A swift and concerted international response could have prevented the 2019 Covid-19 outbreak in China from becoming a global disaster in 2020, according to a damning report on the response of world leaders and the World Health Organization to the pandemic.
An expert review by the Independent Panel for Pandemic Preparedness and Response, commissioned by WHO, provides lessons on how to prevent future pandemics and makes dozens of recommendations for reform.
They include a new treaty establishing a Global Health Threats Council, increased oversight power for WHO to investigate and publish information on disease outbreaks without government approval, and new funding for an International Pandemic Financing Facility (IPFF) that will provide $ Could spend 5 billion. – $ 10 billion a year for preparedness and short-term call on $ 50 billion – $ 100 billion in an emergency.
“The panel recommends a fundamental transformation designed to ensure commitment at the highest level to a new system. . . on which citizens can rely to keep them safe and sound, ”said the Co-Presidents, former Prime Minister of New Zealand Helen Clark and former President of Liberia Ellen Johnson Sirleaf.
The review does not address the origin of Sars-Cov-2, the virus that causes Covid-19. But it criticizes the Chinese authorities and the WHO for being too slow to recognize that the virus was spreading between people in Wuhan and then warning the world of human-to-human transmission.
“Going forward, a precautionary approach must be taken from the outset, recognizing that a respiratory disease can spread from person to person unless and until otherwise identified,” the report said.
The panel is scathing about the International Health Regulations, the only legally binding instrument for disease outbreaks. “As currently constructed [they] serve to restrict rather than facilitate rapid action, ”the report said. “With regard to travel, it is difficult to see that the IHR’s discouragement from restrictions is realistic for pandemics in our highly interconnected age.”
“If travel restrictions had been imposed more quickly and more widely, it would have severely slowed the virus’s rapid transmission,” Clark told a press conference ahead of the publication of the review. “We have to realize that we live in the 21st century and not the Middle Ages.”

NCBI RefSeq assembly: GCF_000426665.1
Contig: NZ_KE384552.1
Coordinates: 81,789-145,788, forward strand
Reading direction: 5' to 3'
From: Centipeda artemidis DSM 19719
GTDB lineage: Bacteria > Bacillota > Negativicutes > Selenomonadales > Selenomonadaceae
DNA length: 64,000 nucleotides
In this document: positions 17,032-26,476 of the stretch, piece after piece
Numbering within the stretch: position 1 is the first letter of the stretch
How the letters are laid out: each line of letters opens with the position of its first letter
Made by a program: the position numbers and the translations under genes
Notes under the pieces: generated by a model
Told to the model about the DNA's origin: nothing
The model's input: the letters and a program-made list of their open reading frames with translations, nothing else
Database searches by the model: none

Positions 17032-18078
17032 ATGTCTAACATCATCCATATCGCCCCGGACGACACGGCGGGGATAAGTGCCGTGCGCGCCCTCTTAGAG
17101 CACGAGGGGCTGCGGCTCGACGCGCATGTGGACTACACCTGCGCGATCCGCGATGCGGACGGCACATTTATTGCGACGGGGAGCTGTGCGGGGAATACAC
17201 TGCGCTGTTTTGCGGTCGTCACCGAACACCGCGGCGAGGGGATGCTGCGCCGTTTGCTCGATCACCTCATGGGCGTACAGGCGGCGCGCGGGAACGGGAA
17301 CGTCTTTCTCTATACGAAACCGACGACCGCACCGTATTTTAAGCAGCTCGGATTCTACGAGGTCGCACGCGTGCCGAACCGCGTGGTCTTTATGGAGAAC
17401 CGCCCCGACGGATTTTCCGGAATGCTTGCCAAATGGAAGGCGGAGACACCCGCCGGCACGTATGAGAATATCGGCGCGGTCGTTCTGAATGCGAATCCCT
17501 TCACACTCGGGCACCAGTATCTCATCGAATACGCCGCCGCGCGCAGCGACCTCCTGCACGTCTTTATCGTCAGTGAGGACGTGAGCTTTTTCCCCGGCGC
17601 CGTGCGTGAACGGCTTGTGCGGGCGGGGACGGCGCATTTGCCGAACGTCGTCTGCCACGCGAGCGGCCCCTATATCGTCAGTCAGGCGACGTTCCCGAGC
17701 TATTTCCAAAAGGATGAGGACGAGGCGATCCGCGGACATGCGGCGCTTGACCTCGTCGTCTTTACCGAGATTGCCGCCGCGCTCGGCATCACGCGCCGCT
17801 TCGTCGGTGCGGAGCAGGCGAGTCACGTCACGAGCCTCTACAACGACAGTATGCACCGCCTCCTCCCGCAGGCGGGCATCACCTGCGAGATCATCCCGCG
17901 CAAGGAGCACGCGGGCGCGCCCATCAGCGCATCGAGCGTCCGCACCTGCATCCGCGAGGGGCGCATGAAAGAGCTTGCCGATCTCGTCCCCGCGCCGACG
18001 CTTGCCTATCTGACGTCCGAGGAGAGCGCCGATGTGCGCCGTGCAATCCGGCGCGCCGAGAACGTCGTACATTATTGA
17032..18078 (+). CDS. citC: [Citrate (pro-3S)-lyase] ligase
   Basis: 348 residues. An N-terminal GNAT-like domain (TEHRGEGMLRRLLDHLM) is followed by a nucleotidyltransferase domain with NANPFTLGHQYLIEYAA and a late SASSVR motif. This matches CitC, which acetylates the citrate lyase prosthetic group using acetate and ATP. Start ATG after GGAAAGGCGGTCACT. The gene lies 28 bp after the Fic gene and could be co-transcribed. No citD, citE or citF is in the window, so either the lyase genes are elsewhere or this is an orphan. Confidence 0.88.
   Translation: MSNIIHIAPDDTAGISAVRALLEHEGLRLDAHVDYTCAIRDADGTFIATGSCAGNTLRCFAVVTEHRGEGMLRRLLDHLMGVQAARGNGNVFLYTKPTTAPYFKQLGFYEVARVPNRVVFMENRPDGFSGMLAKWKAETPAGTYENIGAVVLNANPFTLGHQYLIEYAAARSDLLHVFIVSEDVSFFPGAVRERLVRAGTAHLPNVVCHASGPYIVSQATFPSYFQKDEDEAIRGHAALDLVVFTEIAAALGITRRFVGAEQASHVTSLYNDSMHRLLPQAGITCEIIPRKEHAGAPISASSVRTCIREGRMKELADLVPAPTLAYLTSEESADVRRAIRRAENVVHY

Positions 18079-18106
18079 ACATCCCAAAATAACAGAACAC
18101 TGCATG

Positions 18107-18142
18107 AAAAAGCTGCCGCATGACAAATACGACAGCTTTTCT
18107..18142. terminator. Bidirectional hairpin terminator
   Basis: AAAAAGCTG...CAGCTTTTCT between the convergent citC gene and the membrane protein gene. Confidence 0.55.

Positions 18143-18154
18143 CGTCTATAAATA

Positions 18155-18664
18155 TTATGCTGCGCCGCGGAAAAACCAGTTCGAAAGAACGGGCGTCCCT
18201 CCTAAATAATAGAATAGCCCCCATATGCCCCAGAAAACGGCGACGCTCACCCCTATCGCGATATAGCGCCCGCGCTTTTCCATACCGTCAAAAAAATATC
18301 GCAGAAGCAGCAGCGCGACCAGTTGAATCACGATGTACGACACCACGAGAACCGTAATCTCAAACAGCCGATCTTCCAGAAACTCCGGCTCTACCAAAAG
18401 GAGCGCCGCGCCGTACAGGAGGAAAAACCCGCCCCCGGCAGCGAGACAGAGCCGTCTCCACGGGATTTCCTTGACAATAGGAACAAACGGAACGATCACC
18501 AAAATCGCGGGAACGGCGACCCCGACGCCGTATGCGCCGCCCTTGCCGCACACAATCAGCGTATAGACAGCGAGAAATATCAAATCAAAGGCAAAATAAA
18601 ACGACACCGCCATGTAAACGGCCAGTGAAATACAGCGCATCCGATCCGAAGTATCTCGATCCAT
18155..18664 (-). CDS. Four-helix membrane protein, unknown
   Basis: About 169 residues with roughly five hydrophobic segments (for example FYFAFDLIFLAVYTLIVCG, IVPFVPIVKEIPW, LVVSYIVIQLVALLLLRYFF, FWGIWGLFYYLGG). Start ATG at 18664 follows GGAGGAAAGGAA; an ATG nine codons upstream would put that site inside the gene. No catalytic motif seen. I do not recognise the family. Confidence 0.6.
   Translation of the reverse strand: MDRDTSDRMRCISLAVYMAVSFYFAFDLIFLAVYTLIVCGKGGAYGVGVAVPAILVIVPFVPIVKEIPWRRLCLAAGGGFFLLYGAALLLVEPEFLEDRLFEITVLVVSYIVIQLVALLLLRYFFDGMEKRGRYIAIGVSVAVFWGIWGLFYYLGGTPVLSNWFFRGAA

The panel criticizes WHO for not declaring Covid a public health emergency of international concern until January 30. On March 11, it was officially called a pandemic.
But the strongest criticism was directed against the wealthy countries of Europe and North America for ‘wasting February 2020’ doing nothing – leading to ‘a lost month when many more countries could have taken steps to prevent the spread of Sars- Cov-2 to contain and prevent the global health, social and economic disaster that is gripping ”.
When the severity of the crisis was finally recognized in March 2020, “there was a crazy battle over personal protective equipment, therapies and other equipment,” Clark said. “This was exacerbated by a lack of global leadership.”
To provide leadership in the future, the panel is calling on world government leaders to establish a Global Health Threats Council and a Pandemic Framework Convention to provide a stronger legal basis for action. It recommends that these be launched at a global summit, a special session of the United Nations General Assembly to be convened for this purpose later this year.
The council would allocate funds from the IPFF to institutions developing preparedness and response capabilities, including a global platform capable of delivering vaccines, diagnostics, drugs and supplies “quickly and fairly globally – shifting from a market model to a model focused on delivering global public goods ”. The facility should be ready to pay out up to $ 100 billion at short notice in the event of another pandemic, the panel said.
The review also calls for strengthening the authority and funding of WHO. This implies an increase in the fees paid by the Member States; “Depoliticise recruitment (especially at higher levels) by meeting criteria of merit and relevant competences”; improving the performance of the board – which the panel says did not perform as an executive during the pandemic – and appointing a director general with a single seven-year term in place of the current renewable five-year terms .
Panelists talk to government leaders to make sure the measures are implemented. “The shelves of storage areas in the UN and national capitals are full of reports and reviews of past health crises,” Sirleaf said. Had their warnings been heeded, we would have avoided the catastrophe we find ourselves in today. This time must be different. “